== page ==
Nandhi directed by Thamizhvaanan stars Kallori fame Akhil and Sanusha and has confidently released along with the biggie Payanam which is appreciable; this confidence of the director and producer had us expecting to see something novel.
The film’s title suggests that a cow might have something important to do in the film. Yes, it does have a part to play, but nothing of great significance, just an excuse for the director to make the hero and heroine cross paths for love to eventually blossom.
Set, in rural Tamil Nadu (which no longer remains a novelty), Nandhi traces the love story of a typical village couple as it goes through all the ups and downs that one associates with falling in love. The ups and downs that the couple faces are not the routine parent-society-wealth-status-caste issues that occur and recur so often in Tamil cinema. For a change, the parents are happy and willingly consent the couple’s love and there is no ‘nattamai’ to stand in the way of smooth progress. Trouble comes in the form of another person who just can’t stand the thought of a girl from his village being married to a boy from the neighbouring village. Does he succeed in throwing a spanner in the works?
Understanding the evergreen appeal of the emotion love, a film based on that always stands a chance with the audience and the team of Nandhi seems to have banked on this while making their film. While it is a good thing that a lot of the predictability is removed director Thamizhvaanan should have taken enough care to ensure that the alternate hurdle that he had envisaged for the love story had enough credibility to carry the film on its shoulders. It is in this aspect that he has failed big time. There is neither proper reason nor explanation given to the antagonists fuming anger towards the couple in love. Further, it is illogical as to how just one person is able to stand up so strongly against the couple (who have the whole village backing them) and not be spoken against. All this lands a big blow to the central plot and weakens the movie. The love story does not captivate you; it looks just like one of many village-side romances we have seen over the past couple of years. The director has also tried to infuse a bit of comedy here and there through Singampuli, but that too leaves a feeble impact.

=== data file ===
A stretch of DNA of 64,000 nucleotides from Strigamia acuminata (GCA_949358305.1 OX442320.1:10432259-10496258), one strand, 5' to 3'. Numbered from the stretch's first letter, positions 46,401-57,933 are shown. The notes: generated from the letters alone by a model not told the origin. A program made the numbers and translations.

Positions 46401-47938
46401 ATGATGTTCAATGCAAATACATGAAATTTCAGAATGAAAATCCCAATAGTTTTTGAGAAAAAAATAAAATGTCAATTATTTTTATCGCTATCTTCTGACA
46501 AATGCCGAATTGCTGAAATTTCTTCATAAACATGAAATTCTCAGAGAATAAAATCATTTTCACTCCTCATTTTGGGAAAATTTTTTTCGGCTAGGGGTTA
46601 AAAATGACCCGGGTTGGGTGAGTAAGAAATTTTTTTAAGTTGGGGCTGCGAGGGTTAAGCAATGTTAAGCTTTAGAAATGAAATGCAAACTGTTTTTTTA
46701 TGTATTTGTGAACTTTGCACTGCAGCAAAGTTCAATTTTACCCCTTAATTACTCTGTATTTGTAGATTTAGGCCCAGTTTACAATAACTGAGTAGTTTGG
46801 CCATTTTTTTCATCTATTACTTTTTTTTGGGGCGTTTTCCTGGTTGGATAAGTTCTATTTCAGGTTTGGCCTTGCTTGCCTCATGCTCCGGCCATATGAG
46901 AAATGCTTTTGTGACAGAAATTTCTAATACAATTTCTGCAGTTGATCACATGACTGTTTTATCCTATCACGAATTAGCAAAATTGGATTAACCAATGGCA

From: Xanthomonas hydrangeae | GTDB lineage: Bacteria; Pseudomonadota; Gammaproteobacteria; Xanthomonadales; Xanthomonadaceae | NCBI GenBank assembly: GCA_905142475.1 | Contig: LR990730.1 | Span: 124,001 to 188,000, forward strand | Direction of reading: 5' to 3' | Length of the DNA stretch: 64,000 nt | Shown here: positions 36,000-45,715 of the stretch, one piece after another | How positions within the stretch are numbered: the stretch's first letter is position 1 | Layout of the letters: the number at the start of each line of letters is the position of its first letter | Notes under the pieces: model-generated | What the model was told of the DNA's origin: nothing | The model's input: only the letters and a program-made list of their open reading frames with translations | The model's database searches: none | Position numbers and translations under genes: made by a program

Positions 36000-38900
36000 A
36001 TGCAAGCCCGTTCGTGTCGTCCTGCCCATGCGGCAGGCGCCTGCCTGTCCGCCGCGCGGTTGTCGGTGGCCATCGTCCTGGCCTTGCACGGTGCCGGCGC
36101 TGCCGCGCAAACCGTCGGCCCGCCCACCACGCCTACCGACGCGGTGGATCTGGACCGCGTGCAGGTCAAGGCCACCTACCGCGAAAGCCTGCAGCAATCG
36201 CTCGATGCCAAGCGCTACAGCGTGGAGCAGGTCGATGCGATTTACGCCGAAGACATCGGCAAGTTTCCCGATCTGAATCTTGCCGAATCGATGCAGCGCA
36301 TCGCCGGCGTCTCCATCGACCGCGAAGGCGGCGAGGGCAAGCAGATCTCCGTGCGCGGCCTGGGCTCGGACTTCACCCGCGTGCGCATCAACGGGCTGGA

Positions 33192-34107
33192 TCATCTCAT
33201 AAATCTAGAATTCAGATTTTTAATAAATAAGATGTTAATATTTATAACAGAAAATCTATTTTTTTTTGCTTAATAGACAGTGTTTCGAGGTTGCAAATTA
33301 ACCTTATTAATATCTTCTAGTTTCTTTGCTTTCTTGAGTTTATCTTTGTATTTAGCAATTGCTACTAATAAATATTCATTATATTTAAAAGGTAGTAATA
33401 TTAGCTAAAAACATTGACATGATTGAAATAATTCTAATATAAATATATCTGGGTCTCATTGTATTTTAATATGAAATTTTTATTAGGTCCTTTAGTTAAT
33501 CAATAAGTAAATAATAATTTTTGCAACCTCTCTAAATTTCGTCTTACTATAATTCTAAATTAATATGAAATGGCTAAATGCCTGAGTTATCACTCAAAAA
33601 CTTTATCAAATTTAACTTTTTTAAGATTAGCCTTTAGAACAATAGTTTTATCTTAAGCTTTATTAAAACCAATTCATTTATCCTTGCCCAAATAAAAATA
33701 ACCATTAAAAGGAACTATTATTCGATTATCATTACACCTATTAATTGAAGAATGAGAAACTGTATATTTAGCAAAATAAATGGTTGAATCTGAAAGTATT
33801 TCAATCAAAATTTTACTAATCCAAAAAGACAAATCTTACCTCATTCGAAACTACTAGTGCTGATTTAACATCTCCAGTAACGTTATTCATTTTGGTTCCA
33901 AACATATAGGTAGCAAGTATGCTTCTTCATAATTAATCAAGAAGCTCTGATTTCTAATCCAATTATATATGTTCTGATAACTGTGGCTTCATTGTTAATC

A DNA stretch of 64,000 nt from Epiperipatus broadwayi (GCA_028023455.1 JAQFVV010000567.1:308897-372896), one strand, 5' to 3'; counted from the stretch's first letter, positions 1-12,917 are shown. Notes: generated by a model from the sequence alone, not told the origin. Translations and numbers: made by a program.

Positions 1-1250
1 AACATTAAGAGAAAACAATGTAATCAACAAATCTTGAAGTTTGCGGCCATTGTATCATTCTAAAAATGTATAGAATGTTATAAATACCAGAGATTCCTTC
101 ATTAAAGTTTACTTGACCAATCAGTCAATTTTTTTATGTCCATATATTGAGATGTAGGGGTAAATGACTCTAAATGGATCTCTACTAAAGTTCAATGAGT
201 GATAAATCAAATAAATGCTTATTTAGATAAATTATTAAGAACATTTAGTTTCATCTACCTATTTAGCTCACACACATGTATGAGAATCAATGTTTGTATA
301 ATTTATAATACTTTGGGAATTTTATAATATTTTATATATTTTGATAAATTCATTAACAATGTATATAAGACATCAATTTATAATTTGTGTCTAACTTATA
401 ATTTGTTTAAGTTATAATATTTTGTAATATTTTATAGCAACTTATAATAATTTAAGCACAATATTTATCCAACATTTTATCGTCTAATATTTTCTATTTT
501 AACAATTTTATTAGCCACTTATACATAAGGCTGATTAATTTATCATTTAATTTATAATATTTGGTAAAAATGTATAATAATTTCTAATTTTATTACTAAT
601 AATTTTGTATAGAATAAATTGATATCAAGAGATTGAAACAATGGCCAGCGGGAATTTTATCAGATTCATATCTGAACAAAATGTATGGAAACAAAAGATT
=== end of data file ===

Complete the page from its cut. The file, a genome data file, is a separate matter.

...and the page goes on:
Performances always depend on the scope offered by the script and so there is nothing great to write home about. Akhil is still looking for an opportunity that will do justice to the potential that was unearthed by Balaji Shakthivel in Kalloori. Sanusha is starting to look more like a heroine than a child artiste, but still has a long way to go. There are very few other faces in the cast that stay in your mind.
The technical aspects too do not go far above the standards of the central plot. Bharadwaj’s music tries to salvage some points for the movie, but overall gives you a feeling of déjà vu. Camera strictly captures the images and does nothing more impressive. Only the stunts translate some energy onto the screen.
Nandhi is just another village love story that does not stand out for any of its aspects. Overall, there is a feel of shoddy treatment and lackadaisical handling of the entire film making process, without an eye for detail. The end product is one that will not stay in your minds for any length of time.
Verdict: Making up the numbers!